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Question: "What does the Bible say about child abuse?"

Answer:
The Bible does not specifically use the term “child abuse.” There is no record of a single instance in the Bible where a child is being abused. What the Bible does tell us is this: children have a special place in God’s heart and anyone who harms a child is inviting God’s wrath upon Him. When Jesus’ disciples tried to keep children from coming to Him, He rebuked them and welcomed little children to His side, saying, “Let the little children come to me and do not hinder them for the kingdom of God belongs to such as these” (Mark 10:14). Then He took the children in His arms and blessed them (v. 16).

Children are abused and mistreated in several different ways, all of which are abhorrent to God. Too many children are the victims of angry beatings and other physical abuse as their parents take out their own anger and frustration on their children. Anger is almost always sinful, and anyone who abuses a child in anger commits multiplied sins. “An angry man stirs up dissension, and a hot-tempered one commits many sins” (Proverbs 29:22). There is no place for unrighteous anger in the life of a Christian, as Paul reminds the Ephesians: "In your anger do not sin: Do not let the sun go down while you are still angry, and do not give the devil a foothold” (Ephesians 4:26-27). Anger should be confessed to God long before it comes to the point of physical abuse against a child or anyone else.

Psychological and emotional abuse is also forbidden in Scripture. Ephesians 6:4 warns fathers not to “exasperate” or provoke their children, but to bring them up in the “training and instruction of the Lord.” Harsh, unloving discipline alienates children’s minds from their parents and renders their instructions and corrections useless. In addition, it often leads to sin against God, as it is difficult in the best of children to be angry and yet not sin. Parents can provoke and exasperate their children by placing unreasonable requirements on them, belittling them, or constantly finding fault, thereby producing wounds that are far worse than any physical beating can inflict. Colossians 3:21 tells us not to “embitter” our children so they will not become discouraged. Ephesians 4:15-19 says we are to speak the truth in love and use our words to build others up, not allow rotten or destructive words to pour from our lips, especially toward the tender hearts and minds of children.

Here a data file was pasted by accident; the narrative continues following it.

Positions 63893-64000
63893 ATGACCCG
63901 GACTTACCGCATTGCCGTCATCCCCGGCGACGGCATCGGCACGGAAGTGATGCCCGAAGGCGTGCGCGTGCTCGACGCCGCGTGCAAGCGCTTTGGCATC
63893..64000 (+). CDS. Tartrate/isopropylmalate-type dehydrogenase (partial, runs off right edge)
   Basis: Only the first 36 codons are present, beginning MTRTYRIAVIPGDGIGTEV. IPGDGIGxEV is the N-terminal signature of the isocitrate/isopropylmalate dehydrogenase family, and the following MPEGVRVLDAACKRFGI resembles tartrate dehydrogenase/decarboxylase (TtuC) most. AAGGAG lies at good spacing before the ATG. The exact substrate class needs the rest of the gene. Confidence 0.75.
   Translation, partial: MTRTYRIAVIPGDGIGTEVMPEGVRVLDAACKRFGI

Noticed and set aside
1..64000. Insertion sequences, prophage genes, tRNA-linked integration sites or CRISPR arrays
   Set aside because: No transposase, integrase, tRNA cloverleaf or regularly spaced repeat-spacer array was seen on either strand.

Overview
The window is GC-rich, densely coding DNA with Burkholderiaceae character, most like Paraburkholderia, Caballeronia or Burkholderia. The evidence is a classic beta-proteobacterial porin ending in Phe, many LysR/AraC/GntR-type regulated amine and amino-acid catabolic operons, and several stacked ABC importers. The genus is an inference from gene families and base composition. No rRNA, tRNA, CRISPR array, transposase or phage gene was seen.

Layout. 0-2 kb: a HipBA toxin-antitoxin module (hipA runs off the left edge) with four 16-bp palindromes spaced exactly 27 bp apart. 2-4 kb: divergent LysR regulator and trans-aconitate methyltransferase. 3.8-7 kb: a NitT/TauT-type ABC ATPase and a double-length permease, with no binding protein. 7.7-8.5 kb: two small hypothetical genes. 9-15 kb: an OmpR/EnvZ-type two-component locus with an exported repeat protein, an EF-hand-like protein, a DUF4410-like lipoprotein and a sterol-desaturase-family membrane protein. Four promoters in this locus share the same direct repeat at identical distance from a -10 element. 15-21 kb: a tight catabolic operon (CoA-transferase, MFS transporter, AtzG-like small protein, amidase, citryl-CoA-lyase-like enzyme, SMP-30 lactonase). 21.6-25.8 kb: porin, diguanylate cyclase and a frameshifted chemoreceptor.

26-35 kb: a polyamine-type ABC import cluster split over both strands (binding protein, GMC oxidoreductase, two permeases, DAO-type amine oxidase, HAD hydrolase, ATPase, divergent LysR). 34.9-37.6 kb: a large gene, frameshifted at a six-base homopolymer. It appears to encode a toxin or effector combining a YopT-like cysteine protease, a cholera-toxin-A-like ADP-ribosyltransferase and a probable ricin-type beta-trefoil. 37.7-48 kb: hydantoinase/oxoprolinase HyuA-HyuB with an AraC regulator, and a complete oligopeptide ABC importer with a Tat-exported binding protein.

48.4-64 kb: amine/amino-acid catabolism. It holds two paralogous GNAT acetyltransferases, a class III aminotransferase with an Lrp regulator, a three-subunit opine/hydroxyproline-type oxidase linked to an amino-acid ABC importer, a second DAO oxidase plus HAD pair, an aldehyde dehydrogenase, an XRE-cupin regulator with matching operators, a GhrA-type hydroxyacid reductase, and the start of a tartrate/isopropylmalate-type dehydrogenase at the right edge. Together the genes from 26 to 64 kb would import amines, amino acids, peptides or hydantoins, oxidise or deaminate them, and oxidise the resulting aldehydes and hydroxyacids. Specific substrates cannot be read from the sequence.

So, even though the Bible does not specifically mention child abuse, it is abundantly clear how God feels about the issue. Anyone who suspects a child is being abused has the obligation to report it to appropriate authorities.

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